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By contrast, Stoker uses the character of Lucy Westenra to further advise readers upon the transgressions against contemporary gender notions. Lucy is portrayed as an extremely physically desirable young woman, who is aware and brazen with her sexuality. Entertaining three offers of marriage within one day, she remarks “Why can’t they let a girl marry three men, or as many as they want, and save all this trouble?” Although immediately followed with “But this is heresy…” even the brief moment of speculation demonstrated Lucy’s willingness to consider polygamy in a strictly monogamous society. This inclination to flout convention can also be seen in the ritual of blood transfusions she receives after being bitten by Count Dracula. A level of intimacy is involved with this scientific procedure, after which Seward supplies his blood Van Helsing remarks; “If our young lover should turn up unexpected, as before, no word to him. It would frighten him and enjealous him, too.”. Ultimately, Lucy shares blood intimately with three men, as well as Dracula, a perversion of her desire for open affection. Stoker’s choice for her eventual descent into vampirism, and consequently death, can be seen as punishment for her transgressive notions of marriage, and defiling the sanctity of the ultimate achievement of the Victorian Era. Thus, by using Lucy as a representation of the transgressive woman and her eventual fate of an unholy death, Stoker effectively reinforces the necessity for conventions and compliance of gender expectations of the late Victorian Era.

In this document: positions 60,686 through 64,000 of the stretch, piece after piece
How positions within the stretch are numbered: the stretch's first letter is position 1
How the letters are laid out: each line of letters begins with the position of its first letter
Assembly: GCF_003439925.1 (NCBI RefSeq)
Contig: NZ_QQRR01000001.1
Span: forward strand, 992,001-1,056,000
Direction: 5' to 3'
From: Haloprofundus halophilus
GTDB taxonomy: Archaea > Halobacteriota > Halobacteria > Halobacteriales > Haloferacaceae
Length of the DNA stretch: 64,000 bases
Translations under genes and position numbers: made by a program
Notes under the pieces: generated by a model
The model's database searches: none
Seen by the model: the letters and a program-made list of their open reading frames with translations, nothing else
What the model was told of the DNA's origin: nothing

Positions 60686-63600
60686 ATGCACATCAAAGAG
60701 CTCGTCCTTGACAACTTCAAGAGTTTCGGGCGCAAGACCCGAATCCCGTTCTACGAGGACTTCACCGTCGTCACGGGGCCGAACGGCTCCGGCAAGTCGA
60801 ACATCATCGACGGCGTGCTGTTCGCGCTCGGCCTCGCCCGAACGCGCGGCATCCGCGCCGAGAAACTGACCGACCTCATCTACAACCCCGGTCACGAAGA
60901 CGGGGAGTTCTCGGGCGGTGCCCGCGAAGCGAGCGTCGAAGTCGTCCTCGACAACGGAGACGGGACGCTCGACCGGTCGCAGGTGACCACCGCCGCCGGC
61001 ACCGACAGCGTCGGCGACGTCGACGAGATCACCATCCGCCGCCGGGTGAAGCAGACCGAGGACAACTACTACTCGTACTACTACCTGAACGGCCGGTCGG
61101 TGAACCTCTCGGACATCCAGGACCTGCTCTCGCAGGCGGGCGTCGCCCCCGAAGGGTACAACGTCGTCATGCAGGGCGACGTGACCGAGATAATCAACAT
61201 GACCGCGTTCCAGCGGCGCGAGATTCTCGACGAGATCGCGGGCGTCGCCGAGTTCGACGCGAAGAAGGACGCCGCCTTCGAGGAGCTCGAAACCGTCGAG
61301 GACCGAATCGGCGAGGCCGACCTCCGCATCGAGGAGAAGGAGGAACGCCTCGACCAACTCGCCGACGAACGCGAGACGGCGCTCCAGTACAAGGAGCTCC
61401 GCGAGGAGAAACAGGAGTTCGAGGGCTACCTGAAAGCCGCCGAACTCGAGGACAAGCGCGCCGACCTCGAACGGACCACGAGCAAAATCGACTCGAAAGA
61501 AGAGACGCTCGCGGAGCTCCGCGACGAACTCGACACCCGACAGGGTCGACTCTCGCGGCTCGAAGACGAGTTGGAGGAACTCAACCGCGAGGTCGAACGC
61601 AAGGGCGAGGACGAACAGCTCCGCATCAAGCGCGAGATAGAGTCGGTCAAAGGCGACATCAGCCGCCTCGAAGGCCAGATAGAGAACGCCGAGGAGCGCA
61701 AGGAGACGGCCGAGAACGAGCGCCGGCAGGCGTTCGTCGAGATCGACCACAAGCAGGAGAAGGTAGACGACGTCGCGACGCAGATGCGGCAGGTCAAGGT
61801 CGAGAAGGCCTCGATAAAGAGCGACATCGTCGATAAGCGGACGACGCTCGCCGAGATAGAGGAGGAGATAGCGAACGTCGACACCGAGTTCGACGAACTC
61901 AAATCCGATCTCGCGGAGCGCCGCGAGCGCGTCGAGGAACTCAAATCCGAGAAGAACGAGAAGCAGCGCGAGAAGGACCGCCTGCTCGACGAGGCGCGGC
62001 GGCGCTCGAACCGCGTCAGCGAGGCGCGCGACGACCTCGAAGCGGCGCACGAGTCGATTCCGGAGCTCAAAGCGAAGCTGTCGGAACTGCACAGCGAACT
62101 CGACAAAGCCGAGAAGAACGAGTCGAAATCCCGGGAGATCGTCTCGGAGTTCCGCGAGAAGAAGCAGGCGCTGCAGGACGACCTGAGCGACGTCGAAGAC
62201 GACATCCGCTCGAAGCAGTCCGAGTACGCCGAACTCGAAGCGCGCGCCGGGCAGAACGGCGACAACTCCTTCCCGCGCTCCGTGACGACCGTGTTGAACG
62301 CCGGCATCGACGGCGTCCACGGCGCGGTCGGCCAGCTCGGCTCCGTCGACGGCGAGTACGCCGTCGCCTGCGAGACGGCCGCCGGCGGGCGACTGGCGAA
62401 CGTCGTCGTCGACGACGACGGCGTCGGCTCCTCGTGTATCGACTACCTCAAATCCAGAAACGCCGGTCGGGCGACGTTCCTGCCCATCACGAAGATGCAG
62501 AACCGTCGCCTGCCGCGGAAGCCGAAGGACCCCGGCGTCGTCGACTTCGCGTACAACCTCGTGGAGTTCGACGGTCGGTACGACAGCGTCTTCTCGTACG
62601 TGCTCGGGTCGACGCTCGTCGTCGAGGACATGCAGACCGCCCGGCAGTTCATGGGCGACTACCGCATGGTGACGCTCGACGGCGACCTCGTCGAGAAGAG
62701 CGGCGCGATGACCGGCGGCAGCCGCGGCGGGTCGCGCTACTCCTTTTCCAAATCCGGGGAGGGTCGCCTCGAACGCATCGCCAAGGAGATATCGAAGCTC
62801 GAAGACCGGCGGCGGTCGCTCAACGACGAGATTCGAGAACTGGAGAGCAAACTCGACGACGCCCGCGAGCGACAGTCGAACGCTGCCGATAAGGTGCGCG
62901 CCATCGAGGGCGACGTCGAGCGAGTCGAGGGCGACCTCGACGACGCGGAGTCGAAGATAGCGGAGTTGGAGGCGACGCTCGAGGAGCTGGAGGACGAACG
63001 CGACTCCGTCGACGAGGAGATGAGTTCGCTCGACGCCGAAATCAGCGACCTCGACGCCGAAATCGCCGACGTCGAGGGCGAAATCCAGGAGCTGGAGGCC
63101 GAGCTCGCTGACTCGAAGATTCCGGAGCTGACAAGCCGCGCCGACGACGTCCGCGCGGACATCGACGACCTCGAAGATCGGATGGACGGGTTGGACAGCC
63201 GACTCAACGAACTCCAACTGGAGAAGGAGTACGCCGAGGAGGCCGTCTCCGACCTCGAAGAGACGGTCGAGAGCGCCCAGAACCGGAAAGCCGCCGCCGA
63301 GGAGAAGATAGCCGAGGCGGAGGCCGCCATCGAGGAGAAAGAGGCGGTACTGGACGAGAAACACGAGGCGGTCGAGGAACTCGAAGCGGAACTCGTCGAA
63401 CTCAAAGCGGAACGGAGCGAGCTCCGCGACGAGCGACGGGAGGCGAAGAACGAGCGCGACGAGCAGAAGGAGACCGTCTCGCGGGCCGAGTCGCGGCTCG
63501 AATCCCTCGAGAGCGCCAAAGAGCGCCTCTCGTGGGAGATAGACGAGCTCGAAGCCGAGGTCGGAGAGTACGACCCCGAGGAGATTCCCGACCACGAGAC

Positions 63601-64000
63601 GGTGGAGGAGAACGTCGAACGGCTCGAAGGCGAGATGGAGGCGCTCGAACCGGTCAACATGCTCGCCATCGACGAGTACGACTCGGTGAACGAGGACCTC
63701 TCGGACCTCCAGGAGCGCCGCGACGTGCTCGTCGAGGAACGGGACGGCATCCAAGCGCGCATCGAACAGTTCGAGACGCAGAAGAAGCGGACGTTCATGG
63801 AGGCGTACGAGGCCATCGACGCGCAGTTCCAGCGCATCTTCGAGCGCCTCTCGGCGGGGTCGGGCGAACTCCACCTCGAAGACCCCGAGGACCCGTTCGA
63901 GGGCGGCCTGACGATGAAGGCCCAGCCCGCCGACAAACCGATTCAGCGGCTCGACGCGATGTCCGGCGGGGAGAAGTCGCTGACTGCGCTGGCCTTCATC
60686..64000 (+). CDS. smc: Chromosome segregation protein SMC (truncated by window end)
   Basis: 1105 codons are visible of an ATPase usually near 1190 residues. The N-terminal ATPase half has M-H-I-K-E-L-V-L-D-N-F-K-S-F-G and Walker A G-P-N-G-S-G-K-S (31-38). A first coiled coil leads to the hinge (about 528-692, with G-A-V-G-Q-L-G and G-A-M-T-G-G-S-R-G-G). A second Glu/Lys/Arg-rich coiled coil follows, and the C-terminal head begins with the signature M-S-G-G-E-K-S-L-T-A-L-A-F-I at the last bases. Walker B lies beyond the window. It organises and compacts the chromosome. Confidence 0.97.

The representation of the Victorian faith that the feminine is submissive to the will of the masculine is explored through Stoker’s use of the character Dracula. By establishing a dichotomy between the East and the West, Stoker expresses Dracula as foreign, and thus an Other to the in-group of the Londoners. The inherent adoption by Dracula of the characteristics of other binary oppositions, namely superstition (science versus superstition) and bloodshed (peace versus bloodshed) allows the audience to also perceive Dracula as feminine and the ‘Crew of Light’ as masculine. Dracula’s femininity is also emphasised through descriptions of specific physical attributes, such as his “very red lips” and “pallid skin”, typically associated with women in Victorian Britain. However, Dracula also draws upon masculine qualities of physical strength (described by Jonathan Harker as “prodigious strength”), aggressiveness and dominance – which he establishes through his desire for the geopolitical expansion of vampirism; the realisation of the Victorian fear of reverse colonisation. His challenge of the accepted boundaries of femininity is met with the ‘Crew of Light’ and their efforts to kill Dracula, representative of the masculine wrangling the feminine into submission. Therefore, Dracula’s ultimate defeat by the vampire hunters can be understood as Stoker’s reaffirmation of the Victorian belief that masculine superiority remains unassailable, even by an aggressive foreign feminine force. Thus, although not an explicit female character, Dracula’s challenge of Victorian gender notions, through the blurring of masculine and feminine traits, is condemned by Stoker through his subsequent death.

Dracula is a novel in which Victorian attitudes and values towards delineation of transgressive feminine qualities are clearly explored, as well as the portrayal of the social ideal. Stoker’s combination of masculinity and femininity reflect conservative society, and he comments on these ideas through the character’s fates, reflecting on their chosen behaviour throughout the novel. Overall, Dracula represents the views, values and attitudes of Victorian England towards women pushing gender boundaries.